In Crestron Electronics, Inc. v. Director, Division of Taxation, the New Jersey Tax Court held that a taxpayer properly excluded extraterritorial income from its entire net income for New Jersey corporation business tax (“CBT”) purposes.8 The taxpayer, a software and hardware provider, excluded the extraterritorial income from its federal taxable income and sought to exclude the extraterritorial income from its New Jersey entire net income. The Director rejected the taxpayer’s position and argued that the extraterritorial income was required to be included in entire net income because the first sentence of the statutory provision defining entire net income stated that it includes “total net income from all sources, whether within or without the United States.”9 The Tax Court disagreed inasmuch as the Director’s interpretation ignored the very next sentence of that same definition, which stated that “entire net income shall be deemed prima facie to be equal in amount to the taxable income . . . which the taxpayer is required to report . . . for the purpose of computing its federal income tax.”10 The Tax Court concluded that it was not permitted “to ignore the unequivocal provisions of [the statute at issue] linking entire net income to federal taxable income with limited, express exceptions.”11 Therefore, as the extraterritorial income at issue was not included among the express statutory exceptions authorizing a departure from the federal income tax treatment, such income was likewise excluded from taxable income for CBT purposes. The Tax Court stated that the Director “may not extend [the CBT] to income not within the fair contemplation of the Legislature as derived from the text of the statute imposing the tax.”12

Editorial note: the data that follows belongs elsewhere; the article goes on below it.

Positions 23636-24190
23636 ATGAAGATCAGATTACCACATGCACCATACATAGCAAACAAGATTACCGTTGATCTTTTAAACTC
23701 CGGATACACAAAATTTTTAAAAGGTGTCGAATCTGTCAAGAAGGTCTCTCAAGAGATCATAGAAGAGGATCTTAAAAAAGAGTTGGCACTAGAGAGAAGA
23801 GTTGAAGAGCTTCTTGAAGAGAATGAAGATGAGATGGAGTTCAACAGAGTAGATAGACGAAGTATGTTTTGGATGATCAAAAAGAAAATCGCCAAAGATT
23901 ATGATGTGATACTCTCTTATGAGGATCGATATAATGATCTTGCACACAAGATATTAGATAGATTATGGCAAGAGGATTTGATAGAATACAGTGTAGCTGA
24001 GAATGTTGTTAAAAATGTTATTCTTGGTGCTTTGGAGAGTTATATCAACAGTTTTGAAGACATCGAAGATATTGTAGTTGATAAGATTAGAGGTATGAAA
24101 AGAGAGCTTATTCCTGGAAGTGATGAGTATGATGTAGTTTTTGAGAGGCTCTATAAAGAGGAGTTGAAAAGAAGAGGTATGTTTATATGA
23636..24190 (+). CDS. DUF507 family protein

In Department of Revenue v. Rent-A-Center, Inc., the Oregon Tax Court reversed the Department of Revenue’s interpretation of the word “and” in the applicable statute, which the Department preferred to mean “or,” and ruled for the taxpayer.13 During the year in issue, Oregon law defined a “unitary group” to mean a “group of corporations engaged in business activities that constitute a single trade or business” and further defined “single trade or business” to mean “business enterprise[s] in which there exists . . . a sharing or exchange of value as demonstrated by: (A) Centralized management or a common executive force; (B) Centralized administrative services or functions resulting in economies of scale; and (C) Flow of goods, capital resources or services demonstrating functional integration.”14 The Department argued that the word “and” should be interpreted to mean “or” and the court should conclude that the presence of only one or two of the three factors is necessary for a finding that a group of corporations constitutes a single trade or business. However, the Tax Court concluded that “each and every one of the factors must exist if a single trade or business is to be found.”15 Accordingly, the Tax Court concluded that, for purposes of the statute in issue, “and” means “and.”